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BRAIN RESEARCH PROGRESS REPORT. The Dana Alliance has published the 2009 Progress Report on Brain Research, highlighting recent work in a variety of fields, some of which might be of interest to those who raise, counsel, or educate twice-exceptional children. Among others, the report includes sections on brain research entitled:

  • Perspectives on Substance Abuse
  • The Quest for Better Schizophrenia Treatment
  • The Obesity Problem
  • Post-traumatic Stress Disorder and Traumatic Brain Injury [from a perspective of war-induced TBI rather than childhood TBI]
Also included is a roundup with a page or two each on topics such as OCD and treatment with SSRIs; autism genetics; and deep brain stimulation, along with a mention of its use in treating Tourette's. All sections, including the roundup, are available in html or PDF form on the website of the Dana Foundation. And while you're there, check out the other resources offered online, starting at the home page.

MONEY FOR IDEA. Here's the headline from a CEC (Council for Exceptional Children) Policy Brief:
"Economic Recovery Package Proposes Historic Infusion of Money to IDEA." Part of the American Recovery and Reinvestment Act includes "unprecedented increases for IDEA Grants to States" and other programs. Through CEC's website you can, as CEC urges, "Take Action Now to Show Your Support!"

THE FINE ART OF CONVERSATION. An NPR story describes a young man who can tell you pi to 100 digits but, like many kids with Asperger's, doesn't do well with chitchat. The story describes a course developed at Baltimore's Kennedy Krieger Institute that helps kids with mild autism improve their social skills. Find the article.

DON'T LIKE DRUGS for AD/HD? An article this week in US News and World Report describes how behavioral therapy and parental retraining can be alternatives to meds. Now, we have always thought that the American Way involved getting results instantly, preferably from an aerosol can or a pill. But if you don't believe that, read the article. (As of this posting, there were 10 reader comments posted for the article, including some relating parental experiences with twice-exceptional children with AD/HD and one that labels pediatricians who prescribe meds for AD/HD as "drug-dealers.")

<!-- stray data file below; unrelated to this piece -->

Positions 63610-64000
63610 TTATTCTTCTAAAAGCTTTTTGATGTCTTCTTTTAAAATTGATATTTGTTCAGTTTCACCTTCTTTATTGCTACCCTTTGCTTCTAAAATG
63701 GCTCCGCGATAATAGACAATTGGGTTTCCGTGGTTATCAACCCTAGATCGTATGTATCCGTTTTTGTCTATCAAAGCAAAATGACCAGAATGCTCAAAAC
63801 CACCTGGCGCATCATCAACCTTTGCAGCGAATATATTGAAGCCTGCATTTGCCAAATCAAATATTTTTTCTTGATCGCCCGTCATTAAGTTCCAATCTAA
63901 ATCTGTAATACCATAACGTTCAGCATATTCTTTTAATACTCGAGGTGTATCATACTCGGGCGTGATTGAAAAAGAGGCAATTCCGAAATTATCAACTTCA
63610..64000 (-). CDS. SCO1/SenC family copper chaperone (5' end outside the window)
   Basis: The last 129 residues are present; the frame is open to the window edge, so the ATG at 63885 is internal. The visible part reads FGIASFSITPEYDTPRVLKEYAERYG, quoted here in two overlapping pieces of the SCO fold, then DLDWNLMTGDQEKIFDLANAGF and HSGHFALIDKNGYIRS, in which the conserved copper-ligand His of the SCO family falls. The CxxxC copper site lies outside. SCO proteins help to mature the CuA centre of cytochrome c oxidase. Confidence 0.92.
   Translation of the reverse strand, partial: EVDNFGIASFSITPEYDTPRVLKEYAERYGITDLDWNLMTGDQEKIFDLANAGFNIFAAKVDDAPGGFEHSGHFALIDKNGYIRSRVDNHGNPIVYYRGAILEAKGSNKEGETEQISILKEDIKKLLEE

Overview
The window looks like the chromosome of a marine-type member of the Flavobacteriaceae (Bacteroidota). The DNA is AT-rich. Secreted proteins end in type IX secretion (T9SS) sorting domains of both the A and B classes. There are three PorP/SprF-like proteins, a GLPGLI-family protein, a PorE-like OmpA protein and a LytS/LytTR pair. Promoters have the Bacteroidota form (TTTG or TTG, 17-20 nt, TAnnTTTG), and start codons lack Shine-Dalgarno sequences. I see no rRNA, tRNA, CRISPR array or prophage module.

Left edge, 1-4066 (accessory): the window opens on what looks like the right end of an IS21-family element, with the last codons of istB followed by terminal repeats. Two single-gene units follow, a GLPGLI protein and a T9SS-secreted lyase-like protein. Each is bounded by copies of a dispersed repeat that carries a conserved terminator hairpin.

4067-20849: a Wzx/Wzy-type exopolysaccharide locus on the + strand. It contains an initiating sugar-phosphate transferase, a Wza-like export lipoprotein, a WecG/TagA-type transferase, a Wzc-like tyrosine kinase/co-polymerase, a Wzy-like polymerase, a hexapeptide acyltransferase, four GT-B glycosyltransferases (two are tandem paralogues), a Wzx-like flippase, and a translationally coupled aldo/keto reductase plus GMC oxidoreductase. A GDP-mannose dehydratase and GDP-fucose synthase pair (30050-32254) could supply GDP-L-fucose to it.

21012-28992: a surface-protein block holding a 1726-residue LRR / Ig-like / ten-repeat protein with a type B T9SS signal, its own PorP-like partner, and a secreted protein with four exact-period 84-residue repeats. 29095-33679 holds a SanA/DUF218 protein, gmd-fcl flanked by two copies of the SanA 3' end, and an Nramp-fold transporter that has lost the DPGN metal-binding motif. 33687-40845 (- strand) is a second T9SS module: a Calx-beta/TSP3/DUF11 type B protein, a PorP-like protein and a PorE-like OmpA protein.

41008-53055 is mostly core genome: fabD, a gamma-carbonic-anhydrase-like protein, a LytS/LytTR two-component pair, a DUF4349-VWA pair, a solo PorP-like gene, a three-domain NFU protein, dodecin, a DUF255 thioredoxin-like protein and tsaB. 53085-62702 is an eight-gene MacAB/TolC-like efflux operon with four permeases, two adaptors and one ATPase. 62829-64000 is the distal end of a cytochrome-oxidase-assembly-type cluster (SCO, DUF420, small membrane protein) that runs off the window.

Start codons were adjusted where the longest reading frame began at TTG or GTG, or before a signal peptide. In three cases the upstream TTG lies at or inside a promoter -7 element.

GIFTED STUDENTS AS "SPECIAL NEEDS." Steven Pfeiffer, a professor at Florida State, says that gifted children require just as much attention and educational resources to thrive in school as do other students whose physical, behavioral, emotional or learning needs require special accommodations.
Pfeiffer also acknowledges what those in the 2e community know -- that gifted students can often be perplexing and challenging. According to Florida State, a key area of Pfeiffer's research has been finding ways to best identify children who are gifted. He has developed a "Gifted Rating Scale" measuring aptitude in intellectual ability, academic ability, creativity, artistic talent, leadership, and motivation. Read the news release.